Ha! I bet that caught your attention :)
The background, for eight years or more I worked a Saturday afternoon shift in our local charity (thrift) shop, which raises much needed funds for a nearby Hospice. I was still working full time during the week at the time but it sure beat doing housework for at least a few hours of the weekends :)
My first day was a bit of a baptism of fire, to say the least. The 'retail manager' who oversaw the groups of shops, he was called Gary, came along to give three of us 'newbies' the low down and the rules to be followed. He was a larger than life sort of guy - with a heart of gold I later found out - but, he knew what he wanted us to do. First action, with bags of donated clothing, was to do a quick sort and check - quite often you'd open a bag and realise right away that it would only be fit for recycling. We got paid per tonne for recycled textiles, so the first sort was important to weed out the wheat from the chaff so to speak.
As a good little group of pretty innocent 'newbies' we gathered in front of Gary (yours truly at the back!) and he explained just how to check clothing and textiles over before they were priced, steamed (a job hated by everyone) and put out for sale. Curtains had to be checked for wear and tear, then measured before being put out for sale. No dirty underwear (trust me, we did get that too!), towels held up to the light for signs of light showing through - ones that didn't pass the test ended up in a big basket for doggy towels and they sold like hot cakes - were all buttons still on garments, did zips work, and so on and so forth.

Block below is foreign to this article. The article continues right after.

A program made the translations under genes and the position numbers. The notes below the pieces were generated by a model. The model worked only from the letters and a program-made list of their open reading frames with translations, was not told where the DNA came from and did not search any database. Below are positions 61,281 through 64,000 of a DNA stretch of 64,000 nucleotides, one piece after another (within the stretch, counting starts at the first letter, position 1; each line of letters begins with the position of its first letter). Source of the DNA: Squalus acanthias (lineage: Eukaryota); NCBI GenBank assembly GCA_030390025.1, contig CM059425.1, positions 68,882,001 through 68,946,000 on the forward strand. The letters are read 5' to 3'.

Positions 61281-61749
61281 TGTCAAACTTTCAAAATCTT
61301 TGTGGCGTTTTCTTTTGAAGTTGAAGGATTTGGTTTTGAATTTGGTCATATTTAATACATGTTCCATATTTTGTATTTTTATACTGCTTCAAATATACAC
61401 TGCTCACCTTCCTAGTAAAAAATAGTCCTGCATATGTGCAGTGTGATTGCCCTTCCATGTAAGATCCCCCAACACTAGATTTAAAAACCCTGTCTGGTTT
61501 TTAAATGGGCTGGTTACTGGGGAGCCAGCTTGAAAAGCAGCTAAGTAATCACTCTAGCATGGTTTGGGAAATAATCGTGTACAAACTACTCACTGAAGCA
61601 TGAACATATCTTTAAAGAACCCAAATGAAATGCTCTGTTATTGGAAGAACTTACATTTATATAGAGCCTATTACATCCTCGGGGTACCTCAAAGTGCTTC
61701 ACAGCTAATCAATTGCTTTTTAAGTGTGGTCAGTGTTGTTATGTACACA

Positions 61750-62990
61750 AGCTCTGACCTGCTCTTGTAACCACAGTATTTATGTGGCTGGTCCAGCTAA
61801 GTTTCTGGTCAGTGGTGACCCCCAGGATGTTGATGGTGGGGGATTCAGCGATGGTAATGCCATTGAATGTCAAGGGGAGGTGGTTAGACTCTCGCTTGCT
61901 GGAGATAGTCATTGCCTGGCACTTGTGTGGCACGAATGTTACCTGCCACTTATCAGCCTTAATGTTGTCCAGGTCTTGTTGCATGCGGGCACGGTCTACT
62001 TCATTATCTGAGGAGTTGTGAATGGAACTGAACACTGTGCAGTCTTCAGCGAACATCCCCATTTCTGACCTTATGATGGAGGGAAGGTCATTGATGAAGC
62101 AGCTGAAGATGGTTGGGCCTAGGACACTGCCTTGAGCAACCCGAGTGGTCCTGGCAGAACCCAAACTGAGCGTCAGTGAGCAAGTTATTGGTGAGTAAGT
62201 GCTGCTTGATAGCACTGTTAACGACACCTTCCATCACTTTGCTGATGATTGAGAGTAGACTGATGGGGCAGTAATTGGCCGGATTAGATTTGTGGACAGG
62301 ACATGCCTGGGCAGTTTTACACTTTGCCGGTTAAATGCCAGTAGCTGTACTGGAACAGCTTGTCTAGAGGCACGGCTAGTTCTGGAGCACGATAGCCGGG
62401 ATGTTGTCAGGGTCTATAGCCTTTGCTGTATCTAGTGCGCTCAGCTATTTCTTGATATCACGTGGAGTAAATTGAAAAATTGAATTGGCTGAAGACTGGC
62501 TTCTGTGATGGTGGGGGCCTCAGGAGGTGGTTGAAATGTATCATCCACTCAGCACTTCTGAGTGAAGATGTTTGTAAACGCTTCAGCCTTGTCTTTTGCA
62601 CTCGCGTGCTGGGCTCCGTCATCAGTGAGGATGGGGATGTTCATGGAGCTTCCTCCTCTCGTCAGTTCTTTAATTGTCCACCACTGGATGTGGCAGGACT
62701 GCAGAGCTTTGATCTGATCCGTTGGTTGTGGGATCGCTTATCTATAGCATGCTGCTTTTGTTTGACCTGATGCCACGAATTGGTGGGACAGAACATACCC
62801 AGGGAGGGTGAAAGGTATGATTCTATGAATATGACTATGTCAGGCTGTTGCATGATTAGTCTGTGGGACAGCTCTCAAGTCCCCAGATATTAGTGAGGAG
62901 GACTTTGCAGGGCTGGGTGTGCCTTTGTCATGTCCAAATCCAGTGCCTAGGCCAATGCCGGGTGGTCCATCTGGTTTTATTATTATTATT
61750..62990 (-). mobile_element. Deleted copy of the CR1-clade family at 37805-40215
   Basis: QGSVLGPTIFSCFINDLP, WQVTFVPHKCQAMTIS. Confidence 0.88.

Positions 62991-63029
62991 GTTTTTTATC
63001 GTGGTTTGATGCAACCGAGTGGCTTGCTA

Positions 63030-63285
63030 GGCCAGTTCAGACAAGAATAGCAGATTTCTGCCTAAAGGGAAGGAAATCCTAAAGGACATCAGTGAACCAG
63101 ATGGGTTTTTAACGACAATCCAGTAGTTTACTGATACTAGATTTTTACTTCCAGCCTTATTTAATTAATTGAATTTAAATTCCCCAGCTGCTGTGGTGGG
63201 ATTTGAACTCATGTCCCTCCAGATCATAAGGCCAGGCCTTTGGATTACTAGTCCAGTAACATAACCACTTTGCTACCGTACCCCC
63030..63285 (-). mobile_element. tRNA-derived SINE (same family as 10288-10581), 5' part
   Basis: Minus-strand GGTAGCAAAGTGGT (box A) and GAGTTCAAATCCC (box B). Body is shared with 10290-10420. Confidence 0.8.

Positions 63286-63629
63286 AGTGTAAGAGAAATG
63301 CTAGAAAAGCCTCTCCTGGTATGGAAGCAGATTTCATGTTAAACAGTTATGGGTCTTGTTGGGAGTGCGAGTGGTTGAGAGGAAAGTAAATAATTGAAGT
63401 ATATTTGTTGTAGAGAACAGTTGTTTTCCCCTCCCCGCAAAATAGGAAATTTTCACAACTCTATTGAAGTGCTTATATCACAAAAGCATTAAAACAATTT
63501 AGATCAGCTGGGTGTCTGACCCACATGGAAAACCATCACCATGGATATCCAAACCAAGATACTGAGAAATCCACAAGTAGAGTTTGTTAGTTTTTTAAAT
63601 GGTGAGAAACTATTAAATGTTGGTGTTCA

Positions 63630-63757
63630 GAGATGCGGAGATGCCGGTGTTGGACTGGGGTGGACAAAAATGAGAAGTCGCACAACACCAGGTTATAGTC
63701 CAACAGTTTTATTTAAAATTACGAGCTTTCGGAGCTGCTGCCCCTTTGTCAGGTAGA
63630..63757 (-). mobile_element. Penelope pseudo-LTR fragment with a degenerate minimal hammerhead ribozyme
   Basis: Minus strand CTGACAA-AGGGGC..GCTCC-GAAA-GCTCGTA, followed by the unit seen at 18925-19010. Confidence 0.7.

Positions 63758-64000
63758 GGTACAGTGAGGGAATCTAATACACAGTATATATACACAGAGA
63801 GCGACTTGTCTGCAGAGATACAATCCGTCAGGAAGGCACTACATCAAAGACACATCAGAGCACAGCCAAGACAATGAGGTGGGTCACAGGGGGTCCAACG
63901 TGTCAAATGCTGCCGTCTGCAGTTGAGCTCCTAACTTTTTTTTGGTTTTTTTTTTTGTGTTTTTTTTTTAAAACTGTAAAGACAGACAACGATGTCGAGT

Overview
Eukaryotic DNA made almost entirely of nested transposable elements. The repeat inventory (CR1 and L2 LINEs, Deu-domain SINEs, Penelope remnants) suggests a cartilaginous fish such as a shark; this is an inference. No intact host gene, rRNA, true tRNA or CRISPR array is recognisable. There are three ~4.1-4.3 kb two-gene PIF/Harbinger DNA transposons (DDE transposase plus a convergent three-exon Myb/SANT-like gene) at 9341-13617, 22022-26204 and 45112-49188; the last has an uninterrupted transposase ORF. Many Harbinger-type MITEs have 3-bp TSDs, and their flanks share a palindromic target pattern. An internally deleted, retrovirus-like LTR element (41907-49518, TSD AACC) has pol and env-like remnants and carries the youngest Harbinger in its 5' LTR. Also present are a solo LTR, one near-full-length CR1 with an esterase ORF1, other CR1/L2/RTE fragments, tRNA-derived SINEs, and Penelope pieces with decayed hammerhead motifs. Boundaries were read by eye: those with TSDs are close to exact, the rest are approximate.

Then came the real drama of the afternoon - checking men's suits. With a big flourish and a donated suit Gary demonstrated the actions 'Collar, to check there is no shine or grime, cuffs for no fraying' and then, with great drama 'Finally the crotch, which you have to sniff for no nasty smells''.